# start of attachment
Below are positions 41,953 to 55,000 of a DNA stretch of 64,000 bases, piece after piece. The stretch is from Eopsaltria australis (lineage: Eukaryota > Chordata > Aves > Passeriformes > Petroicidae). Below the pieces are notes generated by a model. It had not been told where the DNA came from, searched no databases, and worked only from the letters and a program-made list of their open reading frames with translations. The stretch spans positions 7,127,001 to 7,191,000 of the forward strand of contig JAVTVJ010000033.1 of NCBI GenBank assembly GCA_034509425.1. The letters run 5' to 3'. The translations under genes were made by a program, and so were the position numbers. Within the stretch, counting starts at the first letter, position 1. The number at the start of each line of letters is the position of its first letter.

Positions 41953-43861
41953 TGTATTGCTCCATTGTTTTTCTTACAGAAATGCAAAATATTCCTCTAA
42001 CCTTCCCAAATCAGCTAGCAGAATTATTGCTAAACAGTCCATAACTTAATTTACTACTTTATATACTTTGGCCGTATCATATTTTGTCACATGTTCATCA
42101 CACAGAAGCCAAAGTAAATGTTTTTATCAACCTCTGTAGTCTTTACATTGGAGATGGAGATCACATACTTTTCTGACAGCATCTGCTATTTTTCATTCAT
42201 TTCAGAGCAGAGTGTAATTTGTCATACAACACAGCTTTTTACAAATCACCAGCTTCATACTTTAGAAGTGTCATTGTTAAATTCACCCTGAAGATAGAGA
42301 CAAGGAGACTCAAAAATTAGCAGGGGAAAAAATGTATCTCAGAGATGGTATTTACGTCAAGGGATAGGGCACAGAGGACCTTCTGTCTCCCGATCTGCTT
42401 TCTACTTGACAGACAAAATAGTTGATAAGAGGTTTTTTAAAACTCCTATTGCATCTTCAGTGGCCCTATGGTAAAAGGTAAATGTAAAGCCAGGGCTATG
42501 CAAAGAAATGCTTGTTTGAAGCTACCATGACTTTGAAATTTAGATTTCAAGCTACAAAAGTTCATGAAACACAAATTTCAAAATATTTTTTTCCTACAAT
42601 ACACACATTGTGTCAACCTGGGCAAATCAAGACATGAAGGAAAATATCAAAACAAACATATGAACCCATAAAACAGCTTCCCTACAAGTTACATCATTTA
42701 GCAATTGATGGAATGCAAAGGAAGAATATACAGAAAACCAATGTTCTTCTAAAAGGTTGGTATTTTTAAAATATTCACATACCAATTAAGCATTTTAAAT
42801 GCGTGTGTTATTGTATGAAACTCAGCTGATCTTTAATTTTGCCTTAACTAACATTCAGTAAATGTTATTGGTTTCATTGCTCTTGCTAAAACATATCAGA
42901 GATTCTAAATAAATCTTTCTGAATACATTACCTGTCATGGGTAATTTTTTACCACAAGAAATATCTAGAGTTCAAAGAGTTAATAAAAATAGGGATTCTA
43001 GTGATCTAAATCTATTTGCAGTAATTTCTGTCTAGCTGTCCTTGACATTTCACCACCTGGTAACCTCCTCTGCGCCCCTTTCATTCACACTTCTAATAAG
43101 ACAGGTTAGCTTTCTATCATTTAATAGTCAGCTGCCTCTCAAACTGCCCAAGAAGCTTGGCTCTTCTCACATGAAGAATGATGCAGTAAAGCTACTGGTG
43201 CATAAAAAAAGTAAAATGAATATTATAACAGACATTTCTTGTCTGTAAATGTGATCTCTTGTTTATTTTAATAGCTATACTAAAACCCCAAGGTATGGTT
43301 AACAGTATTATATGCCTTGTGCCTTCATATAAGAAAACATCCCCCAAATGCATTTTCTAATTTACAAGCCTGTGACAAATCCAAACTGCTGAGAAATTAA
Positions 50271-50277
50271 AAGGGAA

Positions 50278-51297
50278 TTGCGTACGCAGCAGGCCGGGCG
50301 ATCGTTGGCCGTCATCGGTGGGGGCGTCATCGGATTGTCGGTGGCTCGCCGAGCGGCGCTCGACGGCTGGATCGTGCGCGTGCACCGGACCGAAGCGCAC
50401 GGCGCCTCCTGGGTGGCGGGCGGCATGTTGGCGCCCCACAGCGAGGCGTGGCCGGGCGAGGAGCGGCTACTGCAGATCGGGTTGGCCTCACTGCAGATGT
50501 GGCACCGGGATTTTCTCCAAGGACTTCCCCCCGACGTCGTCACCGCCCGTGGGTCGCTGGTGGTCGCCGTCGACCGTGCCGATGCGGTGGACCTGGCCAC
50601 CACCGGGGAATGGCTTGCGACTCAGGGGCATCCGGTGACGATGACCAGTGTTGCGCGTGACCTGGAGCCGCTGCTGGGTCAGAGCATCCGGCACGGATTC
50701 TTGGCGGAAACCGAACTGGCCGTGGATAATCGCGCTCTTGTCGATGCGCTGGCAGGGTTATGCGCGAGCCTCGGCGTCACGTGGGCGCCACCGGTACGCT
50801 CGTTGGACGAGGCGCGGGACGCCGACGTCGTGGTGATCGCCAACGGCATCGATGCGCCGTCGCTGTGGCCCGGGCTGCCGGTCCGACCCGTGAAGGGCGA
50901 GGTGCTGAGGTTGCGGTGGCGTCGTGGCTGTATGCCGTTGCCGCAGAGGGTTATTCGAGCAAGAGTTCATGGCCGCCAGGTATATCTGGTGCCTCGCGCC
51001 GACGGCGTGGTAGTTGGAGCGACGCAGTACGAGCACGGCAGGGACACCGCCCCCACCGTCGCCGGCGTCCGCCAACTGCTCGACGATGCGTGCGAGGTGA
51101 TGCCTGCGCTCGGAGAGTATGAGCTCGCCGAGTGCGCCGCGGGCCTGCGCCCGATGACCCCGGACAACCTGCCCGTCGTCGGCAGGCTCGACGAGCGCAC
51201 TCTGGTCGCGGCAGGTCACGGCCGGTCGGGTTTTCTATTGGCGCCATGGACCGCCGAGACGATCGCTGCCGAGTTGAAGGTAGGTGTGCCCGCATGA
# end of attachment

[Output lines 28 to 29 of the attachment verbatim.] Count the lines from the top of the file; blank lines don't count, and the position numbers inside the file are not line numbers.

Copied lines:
50901 GGTGCTGAGGTTGCGGTGGCGTCGTGGCTGTATGCCGTTGCCGCAGAGGGTTATTCGAGCAAGAGTTCATGGCCGCCAGGTATATCTGGTGCCTCGCGCC
51001 GACGGCGTGGTAGTTGGAGCGACGCAGTACGAGCACGGCAGGGACACCGCCCCCACCGTCGCCGGCGTCCGCCAACTGCTCGACGATGCGTGCGAGGTGA